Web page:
Professor Gwynne and his test subjects. UTM.UTORONTO.CA/PHOTO

In 1983, Darryl Gwynne, a biology professor at UTM, wrote a research paper about Australian jewel beetles who were so determined to mate with beer bottles that they were willing to die trying. Twenty-eight years later, Gwynne and his partner David Rentz finally won an Ig Nobel Prize for their research.

The Ig Nobel Prizes are an American parody of the Nobel Prize given out yearly to scientists whose research “first makes people laugh, and then makes people think”.

“It’s not a boring ceremony, with presentations and speeches. They try to have some fun with it,” Gwynne said. What Gwynne found particularly amusing were the acceptance speeches. The winners are given one minute to give a speech on being presented their award and, if they go over the time limit, the organizers have devised a clever way of getting them off the stage.

“They get a little eight-year-old girl to come up right beside you and she just starts yelling, ‘Please stop! I’m bored!’ ” Gwynne and Rentz decided to have some fun with the scenario. They purposely went over their time limit and when the little girl came up on stage, Rentz turned around and handed her a stuffed koala bear.

“We got a great bit of laughter and an extra few seconds,” Gwynne said.

When he first won the award, Gwynne received a lot of media coverage, something he hadn’t expected.

“That was a surprise to me. I didn’t realize how such a little story could cause so much press. I’ve done a lot of interviews and gotten a lot of attention,” Gwynne said. Still, he admits he doesn’t mind the attention, and says that the press coverage has allowed him to get back in touch with students, colleagues, and relatives he had not heard from in a while. He called it an “added bonus”.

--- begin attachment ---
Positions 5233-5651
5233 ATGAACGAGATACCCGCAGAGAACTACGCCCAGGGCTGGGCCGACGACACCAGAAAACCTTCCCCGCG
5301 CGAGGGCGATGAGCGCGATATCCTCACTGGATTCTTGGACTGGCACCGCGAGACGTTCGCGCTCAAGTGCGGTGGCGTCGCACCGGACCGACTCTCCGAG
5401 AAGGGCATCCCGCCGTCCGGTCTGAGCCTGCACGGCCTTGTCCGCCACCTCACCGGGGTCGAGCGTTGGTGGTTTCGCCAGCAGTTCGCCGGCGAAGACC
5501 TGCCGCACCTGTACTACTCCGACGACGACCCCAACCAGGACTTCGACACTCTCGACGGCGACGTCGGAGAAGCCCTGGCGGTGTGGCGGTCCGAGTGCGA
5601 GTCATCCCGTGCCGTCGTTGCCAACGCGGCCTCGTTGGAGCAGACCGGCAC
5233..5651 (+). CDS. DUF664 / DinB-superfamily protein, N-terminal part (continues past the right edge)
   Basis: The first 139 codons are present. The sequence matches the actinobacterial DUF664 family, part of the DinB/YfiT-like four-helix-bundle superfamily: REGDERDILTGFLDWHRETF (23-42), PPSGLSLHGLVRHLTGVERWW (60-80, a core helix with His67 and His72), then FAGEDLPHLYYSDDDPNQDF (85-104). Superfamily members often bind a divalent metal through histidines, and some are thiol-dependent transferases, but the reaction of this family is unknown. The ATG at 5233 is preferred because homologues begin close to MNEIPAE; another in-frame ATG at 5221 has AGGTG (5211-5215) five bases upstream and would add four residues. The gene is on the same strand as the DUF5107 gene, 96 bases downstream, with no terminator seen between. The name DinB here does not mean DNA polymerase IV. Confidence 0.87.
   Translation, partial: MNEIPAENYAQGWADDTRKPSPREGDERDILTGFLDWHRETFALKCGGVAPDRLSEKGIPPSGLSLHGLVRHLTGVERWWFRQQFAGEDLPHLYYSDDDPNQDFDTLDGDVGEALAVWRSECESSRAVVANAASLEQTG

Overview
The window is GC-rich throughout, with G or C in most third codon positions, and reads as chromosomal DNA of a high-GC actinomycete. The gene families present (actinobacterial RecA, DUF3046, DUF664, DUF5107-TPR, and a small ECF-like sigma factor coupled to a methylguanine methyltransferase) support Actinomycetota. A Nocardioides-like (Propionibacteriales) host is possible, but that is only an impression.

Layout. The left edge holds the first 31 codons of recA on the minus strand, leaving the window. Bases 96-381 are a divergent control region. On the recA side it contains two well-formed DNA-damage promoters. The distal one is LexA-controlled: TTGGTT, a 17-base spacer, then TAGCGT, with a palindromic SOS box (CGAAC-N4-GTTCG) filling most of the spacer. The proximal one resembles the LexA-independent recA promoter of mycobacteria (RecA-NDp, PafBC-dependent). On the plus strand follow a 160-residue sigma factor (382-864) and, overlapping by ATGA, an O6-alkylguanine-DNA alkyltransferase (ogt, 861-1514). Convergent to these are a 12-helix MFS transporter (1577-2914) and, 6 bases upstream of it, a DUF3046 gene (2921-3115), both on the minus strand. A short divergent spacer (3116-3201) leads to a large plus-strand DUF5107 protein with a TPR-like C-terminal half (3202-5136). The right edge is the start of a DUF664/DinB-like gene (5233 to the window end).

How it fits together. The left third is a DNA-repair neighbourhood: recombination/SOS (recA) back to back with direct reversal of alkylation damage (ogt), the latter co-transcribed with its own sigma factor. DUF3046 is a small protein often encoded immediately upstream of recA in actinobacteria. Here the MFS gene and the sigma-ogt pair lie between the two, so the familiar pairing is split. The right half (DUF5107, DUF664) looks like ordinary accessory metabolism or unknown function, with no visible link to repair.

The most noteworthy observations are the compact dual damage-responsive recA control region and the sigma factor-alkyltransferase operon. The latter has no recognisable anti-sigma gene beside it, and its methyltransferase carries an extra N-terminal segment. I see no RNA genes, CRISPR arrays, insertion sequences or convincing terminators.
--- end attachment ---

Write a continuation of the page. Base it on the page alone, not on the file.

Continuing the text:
One of the interviews Gwynne did was for Marketing and Communications at UTM, currently posted on UTM’s website. In the article, Gwynne is quoted saying, “I’m honoured,I think”—which he admits was an attempt to be funny.

“I was being a bit facetious. It’s actually a great honour. The Ig Nobel Prizes use humour to attract people’s attention, but also gets across an important message,” Gwynne said.

Gwynne’s research brings an important issue to light: the improper disposal of beer bottles is killing off this species of beetle. It also brings up an important point of sexual evolution.

“It’s a perfect example of Darwinian sexual selection. Males are the only ones who make mating errors; females never do,” Gwynne said.

The Ig Nobel Prize has sustained several controversies in the past, with some scientists thinking that it belittles scientific work. Gwynne disagrees.

“It uses humour to attract people’s attention. Humour is so critical to get across an important message. The Ig Nobel Prize allows people outside of the scientific community to see what it is we actually do. It makes things accessible, which I think is so important.”

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